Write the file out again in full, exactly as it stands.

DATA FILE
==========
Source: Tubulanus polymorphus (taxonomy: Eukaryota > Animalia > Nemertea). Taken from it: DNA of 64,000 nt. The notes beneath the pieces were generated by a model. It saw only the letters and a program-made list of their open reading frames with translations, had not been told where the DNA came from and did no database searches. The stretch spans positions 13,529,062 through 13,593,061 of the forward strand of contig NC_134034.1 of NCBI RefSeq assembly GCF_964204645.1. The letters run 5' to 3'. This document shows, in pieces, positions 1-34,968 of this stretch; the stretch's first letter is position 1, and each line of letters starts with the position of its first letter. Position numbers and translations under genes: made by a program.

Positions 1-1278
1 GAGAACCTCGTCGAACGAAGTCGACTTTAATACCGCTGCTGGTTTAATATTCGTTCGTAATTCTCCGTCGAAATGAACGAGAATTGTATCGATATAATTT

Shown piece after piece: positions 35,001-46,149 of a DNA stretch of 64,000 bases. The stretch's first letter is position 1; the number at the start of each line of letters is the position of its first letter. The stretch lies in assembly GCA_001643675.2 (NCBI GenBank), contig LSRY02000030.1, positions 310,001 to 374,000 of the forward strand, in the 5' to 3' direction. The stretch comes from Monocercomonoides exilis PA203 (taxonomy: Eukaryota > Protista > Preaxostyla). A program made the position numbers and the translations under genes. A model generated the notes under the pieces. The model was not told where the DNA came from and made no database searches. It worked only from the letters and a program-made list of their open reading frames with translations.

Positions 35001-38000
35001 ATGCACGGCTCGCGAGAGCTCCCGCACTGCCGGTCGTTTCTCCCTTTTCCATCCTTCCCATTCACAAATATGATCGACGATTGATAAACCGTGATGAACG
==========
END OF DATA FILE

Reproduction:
Source: Tubulanus polymorphus (taxonomy: Eukaryota > Animalia > Nemertea). Taken from it: DNA of 64,000 nt. The notes beneath the pieces were generated by a model. It saw only the letters and a program-made list of their open reading frames with translations, had not been told where the DNA came from and did no database searches. The stretch spans positions 13,529,062 through 13,593,061 of the forward strand of contig NC_134034.1 of NCBI RefSeq assembly GCF_964204645.1. The letters run 5' to 3'. This document shows, in pieces, positions 1-34,968 of this stretch; the stretch's first letter is position 1, and each line of letters starts with the position of its first letter. Position numbers and translations under genes: made by a program.

Positions 1-1278
1 GAGAACCTCGTCGAACGAAGTCGACTTTAATACCGCTGCTGGTTTAATATTCGTTCGTAATTCTCCGTCGAAATGAACGAGAATTGTATCGATATAATTT

Shown piece after piece: positions 35,001-46,149 of a DNA stretch of 64,000 bases. The stretch's first letter is position 1; the number at the start of each line of letters is the position of its first letter. The stretch lies in assembly GCA_001643675.2 (NCBI GenBank), contig LSRY02000030.1, positions 310,001 to 374,000 of the forward strand, in the 5' to 3' direction. The stretch comes from Monocercomonoides exilis PA203 (taxonomy: Eukaryota > Protista > Preaxostyla). A program made the position numbers and the translations under genes. A model generated the notes under the pieces. The model was not told where the DNA came from and made no database searches. It worked only from the letters and a program-made list of their open reading frames with translations.

Positions 35001-38000
35001 ATGCACGGCTCGCGAGAGCTCCCGCACTGCCGGTCGTTTCTCCCTTTTCCATCCTTCCCATTCACAAATATGATCGACGATTGATAAACCGTGATGAACG